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Perfecting a lasting formula.

While the business has become more standardized, the elements of good residential management haven't changed much in the past three decades, say the partners of Darwood Management.

"Thirty years later we're doing the same thing a little better and in a more refined matter," said Allan Rosenberg, who along with Sidney B. Surrey, Warren Regent and Ira Meister, is a principal of Manhattan-based Darwood.

A pro-active approach to maintenance and finances, good communication with owners, boards and shareholders, and hands-on contact with the buildings and residents are among the tenets that the firm continues to follow.

One area in which the firm has perfected its management practices is with Darwood's "Strategic Management Program." A formal version of what they have been doing all along, the Strategic Management Program identifies a building's past failures, prioritizes the new goals that the board or owner wants to achieve and outlines a system for achieving those objectives. Via regular and frequent meetings between Darwood and the board or owner, the success of the program is monitored and the goals are modified if necessary.

"Through these meetings, a careful management plan is effected," he said.

The plans include such things as long-and short-term financial targets and schedules for capital improvements, preventive maintenance and the compliance with city regulations. Often the goal is to reduce the building's operating budget and improve the level of services.

While insurance is seen as a fixed cost, the partners say, premiums can be reduced and the quality of coverage improved when insurance is placed in the master plan. Darwood helped 118 East 60th Street save approximately $40,000 per year, with significantly improved coverage.

At 135 East 54th Street, the partners report, the goal was improved security. Darwood helped the co-op building write new house rules and incorporate them into the building's daily operations.

Darwood was founded by Rosenberg, Surrey and Regent in the early 60's to provide residential management services to the many new residential buildings that were being built. They began supervising rental buildings from a two-room dentist's space above Johnny Jay's Bar in Queens. Later they expanded into co-ops and condos, Mitchell Lama buildings and other residential properties. Today, joined by Meister, Darwood is based on Manhattan's Upper East Side and counts in its diverse portfolio 96 buildings and adjoining commercial spaces in Manhattan, lower Westchester and Northern New Jersey. The three partners are now four and their staff includes 50 management and support professionals. They still manage many of the buildings they began with.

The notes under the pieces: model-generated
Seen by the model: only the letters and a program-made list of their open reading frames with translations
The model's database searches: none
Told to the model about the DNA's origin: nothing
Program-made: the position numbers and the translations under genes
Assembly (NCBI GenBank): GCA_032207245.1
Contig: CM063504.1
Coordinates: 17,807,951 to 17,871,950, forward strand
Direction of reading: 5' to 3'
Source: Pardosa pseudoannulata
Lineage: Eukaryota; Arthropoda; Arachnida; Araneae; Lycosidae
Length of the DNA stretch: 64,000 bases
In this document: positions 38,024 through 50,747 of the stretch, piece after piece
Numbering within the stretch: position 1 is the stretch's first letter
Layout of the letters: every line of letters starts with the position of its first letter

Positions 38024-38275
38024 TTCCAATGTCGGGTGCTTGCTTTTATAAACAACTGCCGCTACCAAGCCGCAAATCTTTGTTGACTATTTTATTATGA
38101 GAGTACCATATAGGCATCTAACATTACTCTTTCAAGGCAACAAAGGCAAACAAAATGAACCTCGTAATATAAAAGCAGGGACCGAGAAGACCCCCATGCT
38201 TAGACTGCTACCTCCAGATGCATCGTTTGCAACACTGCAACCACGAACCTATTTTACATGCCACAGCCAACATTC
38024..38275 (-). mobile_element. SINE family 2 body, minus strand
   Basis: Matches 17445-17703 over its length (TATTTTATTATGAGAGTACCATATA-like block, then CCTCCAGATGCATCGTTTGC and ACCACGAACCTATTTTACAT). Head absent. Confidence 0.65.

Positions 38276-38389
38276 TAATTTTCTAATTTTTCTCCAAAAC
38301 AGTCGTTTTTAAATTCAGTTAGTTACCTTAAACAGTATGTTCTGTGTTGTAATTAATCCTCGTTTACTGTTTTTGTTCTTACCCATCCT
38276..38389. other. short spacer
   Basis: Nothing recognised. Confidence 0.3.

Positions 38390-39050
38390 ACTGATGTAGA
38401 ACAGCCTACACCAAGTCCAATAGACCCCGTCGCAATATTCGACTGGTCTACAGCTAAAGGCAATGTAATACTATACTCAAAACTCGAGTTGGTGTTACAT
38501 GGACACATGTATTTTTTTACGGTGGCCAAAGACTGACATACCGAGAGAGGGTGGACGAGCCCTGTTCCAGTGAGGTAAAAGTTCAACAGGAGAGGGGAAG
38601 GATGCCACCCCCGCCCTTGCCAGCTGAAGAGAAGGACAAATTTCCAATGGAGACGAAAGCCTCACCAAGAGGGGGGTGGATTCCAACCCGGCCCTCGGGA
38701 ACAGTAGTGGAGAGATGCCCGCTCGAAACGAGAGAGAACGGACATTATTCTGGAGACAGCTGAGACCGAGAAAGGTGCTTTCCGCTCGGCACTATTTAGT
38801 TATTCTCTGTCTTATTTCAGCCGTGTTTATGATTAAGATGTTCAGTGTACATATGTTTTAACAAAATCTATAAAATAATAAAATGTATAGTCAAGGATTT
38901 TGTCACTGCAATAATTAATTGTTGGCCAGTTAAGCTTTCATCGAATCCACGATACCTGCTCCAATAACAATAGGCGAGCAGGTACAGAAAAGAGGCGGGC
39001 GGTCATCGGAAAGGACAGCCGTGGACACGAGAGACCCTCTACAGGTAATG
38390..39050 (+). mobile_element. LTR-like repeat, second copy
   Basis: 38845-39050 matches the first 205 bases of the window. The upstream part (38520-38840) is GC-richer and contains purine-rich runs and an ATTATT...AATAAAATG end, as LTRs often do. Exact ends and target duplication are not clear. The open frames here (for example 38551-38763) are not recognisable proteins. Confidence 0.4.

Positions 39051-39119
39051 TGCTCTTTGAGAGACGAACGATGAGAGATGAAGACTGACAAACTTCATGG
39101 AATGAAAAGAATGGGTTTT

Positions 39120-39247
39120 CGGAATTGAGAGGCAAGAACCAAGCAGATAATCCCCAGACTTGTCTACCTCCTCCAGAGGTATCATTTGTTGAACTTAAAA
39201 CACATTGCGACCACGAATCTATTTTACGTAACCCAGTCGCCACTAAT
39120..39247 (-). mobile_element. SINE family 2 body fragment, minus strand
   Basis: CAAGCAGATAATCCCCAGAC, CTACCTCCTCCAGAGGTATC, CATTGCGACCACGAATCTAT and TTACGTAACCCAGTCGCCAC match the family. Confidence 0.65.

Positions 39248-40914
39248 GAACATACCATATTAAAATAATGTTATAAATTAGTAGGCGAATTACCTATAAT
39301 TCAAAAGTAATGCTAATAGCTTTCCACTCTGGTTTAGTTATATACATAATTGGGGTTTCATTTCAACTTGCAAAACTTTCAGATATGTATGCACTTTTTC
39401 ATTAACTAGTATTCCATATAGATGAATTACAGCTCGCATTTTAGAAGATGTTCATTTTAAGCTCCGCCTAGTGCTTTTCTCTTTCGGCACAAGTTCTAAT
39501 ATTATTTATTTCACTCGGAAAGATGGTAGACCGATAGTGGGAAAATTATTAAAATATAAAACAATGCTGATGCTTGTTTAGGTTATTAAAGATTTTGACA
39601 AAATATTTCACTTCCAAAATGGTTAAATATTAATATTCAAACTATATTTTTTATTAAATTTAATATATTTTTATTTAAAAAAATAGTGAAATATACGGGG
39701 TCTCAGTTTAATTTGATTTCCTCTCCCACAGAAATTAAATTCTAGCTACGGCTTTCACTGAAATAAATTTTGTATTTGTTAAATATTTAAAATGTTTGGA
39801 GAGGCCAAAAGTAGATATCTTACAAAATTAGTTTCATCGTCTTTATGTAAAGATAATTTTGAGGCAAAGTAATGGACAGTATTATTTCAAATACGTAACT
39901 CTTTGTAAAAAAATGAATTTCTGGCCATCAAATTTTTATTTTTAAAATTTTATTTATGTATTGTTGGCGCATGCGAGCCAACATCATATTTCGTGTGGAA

The partners agree that a key reason for the success is their own active participation in the business.

"The reason the partners are involved is to make sure everything is done properly," said Regent.

Surrey is president of Darwood and supervises all back office financial operations. Regent and Rosenberg supervise and assist the account executives who are responsible for the design and implementation of the Strategic Management Program for each building. Meister is director of operations at Darwood. He coordinates code enforcement, compliance, inspections and reports with government and regulatory agencies.

All Darwood's principals are licensed real estate brokers and Registered Apartment Managers and one is a Certified Property Manager (CPM). One has earned the designation of certified real estate appraiser.

The firm's personal approach is ensured, Regent said, because its 19 account executives, supervised by a principal, are only responsible for five or six buildings each.

"This is probably key," he said. "Too many companies give account executives 10 or 15 buildings to manage."

In addition, the company's account executives, he said, are skilled in both the "paper" end of the business and the systems.

"Our account executives are comfortable in the boiler room and the board room," he said.

Above all, Surrey said, good communication essential. Among other efforts, the company publishes a newsletter that they distribute among the buildings in their portfolio.

"The worst problem arises when a shareholder feels out of control and no one is telling him anything," he said.
COPYRIGHT 1992 Hagedorn Publication
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Copyright 1992, Gale Group. All rights reserved. Gale Group is a Thomson Corporation Company.

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Title Annotation:advice for residential property management
Author:Fitzgerald, Therese
Publication:Real Estate Weekly
Date:Oct 21, 1992
Words:663
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